06 April 2008
Not like Waco
But it did send me down memory lane, to the infamous attack on the Branch Davidian compound on February 28, 1993 resulted in 76 deaths. Twenty-one of the deceased were children.
I wrote "compound" in the above sentence because the term has become customary, and I'll leave it in. But I note that I might as easily have written the "Branch Davidian property" or the "Branch Davidian community." When is such an area a "compound"? Is the term generally used to demonize those who live there, thus assisting those who wish to justify their violence directed as "compounds"?
It's my understanding that the term "compound" in the sense of several buildings clustered together originated in the Far East in colonial days, when the westerners would live in groups -- the better to enable them to put up a co-ordinated defense in the case of hosility by the locals. Since David Koresh's followers may have thought of themselves as in an analogous situation, perhaps the word is fair.
Or perhaps not. Did the Davidians ever refer to their home as a compound, or was it a term foisted upon them on others? Somebody should put Nexis to use to straighten this out.
The story to which I linked you above, by the way, refers to the property occupied by the religious sect in question as a "ranch" for the most part. I see one use of "compound" in the fifth graf.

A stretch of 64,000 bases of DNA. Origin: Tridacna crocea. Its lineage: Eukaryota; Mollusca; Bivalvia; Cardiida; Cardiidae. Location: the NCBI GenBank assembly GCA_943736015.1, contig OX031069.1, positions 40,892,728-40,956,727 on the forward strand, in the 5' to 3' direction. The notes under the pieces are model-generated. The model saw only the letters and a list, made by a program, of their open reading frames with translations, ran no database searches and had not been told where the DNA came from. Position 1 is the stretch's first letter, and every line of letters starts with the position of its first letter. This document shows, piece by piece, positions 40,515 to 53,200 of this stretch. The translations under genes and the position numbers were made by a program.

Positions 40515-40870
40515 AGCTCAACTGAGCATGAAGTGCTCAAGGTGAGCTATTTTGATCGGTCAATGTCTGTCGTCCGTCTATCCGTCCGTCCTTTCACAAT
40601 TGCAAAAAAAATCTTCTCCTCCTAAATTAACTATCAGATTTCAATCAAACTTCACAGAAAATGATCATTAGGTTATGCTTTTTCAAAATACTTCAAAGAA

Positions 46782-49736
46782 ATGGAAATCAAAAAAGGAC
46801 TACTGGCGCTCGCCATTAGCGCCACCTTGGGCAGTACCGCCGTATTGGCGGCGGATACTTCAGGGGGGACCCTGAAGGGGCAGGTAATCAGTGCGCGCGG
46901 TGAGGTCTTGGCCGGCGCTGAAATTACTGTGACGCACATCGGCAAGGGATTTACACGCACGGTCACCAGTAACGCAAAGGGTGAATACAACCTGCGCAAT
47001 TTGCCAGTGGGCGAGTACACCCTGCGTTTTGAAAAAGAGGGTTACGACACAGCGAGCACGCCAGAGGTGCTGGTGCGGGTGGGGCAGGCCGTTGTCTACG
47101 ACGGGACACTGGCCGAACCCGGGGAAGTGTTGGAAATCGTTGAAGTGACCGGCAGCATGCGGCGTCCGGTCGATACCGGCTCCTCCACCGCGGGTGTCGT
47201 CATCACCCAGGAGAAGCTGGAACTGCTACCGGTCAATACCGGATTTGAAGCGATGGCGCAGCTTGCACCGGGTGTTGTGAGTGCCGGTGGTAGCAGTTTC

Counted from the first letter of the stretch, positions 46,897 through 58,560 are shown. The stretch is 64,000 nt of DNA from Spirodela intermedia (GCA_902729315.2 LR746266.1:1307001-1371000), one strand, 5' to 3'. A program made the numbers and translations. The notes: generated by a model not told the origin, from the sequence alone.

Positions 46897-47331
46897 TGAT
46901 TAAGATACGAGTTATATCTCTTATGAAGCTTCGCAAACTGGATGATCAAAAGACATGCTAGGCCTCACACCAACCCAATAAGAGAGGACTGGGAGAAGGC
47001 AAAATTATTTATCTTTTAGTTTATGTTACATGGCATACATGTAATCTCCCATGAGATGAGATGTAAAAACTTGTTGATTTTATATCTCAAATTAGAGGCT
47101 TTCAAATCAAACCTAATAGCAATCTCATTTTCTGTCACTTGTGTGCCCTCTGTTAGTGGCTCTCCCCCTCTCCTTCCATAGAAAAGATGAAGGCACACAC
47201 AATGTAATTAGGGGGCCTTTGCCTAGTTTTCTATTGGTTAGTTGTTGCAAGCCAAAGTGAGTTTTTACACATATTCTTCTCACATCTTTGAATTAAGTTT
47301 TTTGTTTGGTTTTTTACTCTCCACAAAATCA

Why do I make such semantic points? After all, didn't Juliet say that a rose by any other name would smell as sweet?
Yes, she did. But her story didn't end happily. Because names, like Capulet or Montague, can't be so easily set aside as youthful naivete may hope.
Knowledge is warranted belief -- it is the body of belief that we build up because, while living in this world, we've developed good reasons for believing it. What we know, then, is what works -- and it is, necessarily, what has worked for us, each of us individually, as a first approximation. For my other blog, on the struggles for control in the corporate suites, see www.proxypartisans.blogspot.com.